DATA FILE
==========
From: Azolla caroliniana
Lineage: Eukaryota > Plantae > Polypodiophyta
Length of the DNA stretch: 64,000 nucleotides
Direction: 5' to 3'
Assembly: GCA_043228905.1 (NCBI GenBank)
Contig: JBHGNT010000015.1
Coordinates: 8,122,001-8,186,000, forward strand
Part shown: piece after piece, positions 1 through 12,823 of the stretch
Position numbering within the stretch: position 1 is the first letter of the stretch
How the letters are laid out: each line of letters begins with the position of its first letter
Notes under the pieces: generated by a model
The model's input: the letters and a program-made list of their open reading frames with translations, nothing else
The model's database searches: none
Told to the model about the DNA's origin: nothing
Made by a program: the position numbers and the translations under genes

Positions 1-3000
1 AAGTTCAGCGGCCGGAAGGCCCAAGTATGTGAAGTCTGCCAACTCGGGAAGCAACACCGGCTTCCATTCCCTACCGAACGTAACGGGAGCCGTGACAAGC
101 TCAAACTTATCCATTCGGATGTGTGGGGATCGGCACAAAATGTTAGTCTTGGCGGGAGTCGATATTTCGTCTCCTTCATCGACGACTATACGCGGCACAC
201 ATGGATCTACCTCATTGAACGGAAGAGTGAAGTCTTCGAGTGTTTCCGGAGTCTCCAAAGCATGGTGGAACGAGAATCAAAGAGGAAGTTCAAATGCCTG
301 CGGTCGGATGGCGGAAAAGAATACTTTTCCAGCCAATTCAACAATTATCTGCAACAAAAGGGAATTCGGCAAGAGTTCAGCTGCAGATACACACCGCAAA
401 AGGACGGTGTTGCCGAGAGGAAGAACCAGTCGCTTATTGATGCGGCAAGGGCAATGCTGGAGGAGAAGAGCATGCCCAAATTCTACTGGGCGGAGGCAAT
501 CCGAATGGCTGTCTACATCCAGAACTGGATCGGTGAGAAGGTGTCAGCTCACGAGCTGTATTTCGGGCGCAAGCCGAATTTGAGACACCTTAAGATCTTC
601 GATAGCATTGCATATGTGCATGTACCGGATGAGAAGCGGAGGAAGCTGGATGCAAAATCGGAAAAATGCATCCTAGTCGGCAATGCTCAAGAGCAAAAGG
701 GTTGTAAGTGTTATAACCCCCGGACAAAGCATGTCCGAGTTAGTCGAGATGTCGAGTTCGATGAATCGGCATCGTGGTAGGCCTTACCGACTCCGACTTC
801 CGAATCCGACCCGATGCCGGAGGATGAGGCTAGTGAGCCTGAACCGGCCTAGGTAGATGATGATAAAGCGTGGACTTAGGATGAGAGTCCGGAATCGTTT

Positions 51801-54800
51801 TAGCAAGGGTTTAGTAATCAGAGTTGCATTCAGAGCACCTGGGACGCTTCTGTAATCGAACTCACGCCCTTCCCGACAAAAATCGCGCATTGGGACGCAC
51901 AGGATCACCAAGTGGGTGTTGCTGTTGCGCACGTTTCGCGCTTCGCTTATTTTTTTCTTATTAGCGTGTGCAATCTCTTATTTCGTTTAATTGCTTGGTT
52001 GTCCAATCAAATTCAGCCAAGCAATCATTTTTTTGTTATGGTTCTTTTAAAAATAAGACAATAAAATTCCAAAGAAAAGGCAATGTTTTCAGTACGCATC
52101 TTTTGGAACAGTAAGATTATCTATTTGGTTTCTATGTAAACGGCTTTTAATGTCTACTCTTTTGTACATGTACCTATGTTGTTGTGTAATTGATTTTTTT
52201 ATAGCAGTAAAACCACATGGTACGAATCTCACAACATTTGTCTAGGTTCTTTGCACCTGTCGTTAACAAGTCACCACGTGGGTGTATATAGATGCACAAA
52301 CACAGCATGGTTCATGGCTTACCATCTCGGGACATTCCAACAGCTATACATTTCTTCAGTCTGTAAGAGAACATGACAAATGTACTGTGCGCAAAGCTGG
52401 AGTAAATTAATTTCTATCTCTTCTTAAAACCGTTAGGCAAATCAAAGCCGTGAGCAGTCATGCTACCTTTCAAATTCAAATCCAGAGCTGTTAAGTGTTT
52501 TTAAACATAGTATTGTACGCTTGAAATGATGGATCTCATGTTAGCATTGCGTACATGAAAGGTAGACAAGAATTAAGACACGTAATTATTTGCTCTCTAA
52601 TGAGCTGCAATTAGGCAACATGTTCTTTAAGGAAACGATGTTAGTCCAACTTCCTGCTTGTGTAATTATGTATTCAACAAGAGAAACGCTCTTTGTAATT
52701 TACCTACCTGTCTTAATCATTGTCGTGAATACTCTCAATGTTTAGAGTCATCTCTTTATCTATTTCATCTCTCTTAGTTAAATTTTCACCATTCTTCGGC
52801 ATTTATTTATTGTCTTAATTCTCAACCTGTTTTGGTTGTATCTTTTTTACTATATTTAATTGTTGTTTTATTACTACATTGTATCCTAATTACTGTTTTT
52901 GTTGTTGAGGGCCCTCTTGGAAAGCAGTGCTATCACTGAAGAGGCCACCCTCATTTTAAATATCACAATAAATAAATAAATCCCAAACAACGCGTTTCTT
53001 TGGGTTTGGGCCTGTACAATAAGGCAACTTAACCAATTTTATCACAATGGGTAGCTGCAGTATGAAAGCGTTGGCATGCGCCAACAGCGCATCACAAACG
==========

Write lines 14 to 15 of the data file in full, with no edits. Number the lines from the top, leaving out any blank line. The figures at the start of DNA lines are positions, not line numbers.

Told to the model about the DNA's origin: nothing
Made by a program: the position numbers and the translations under genes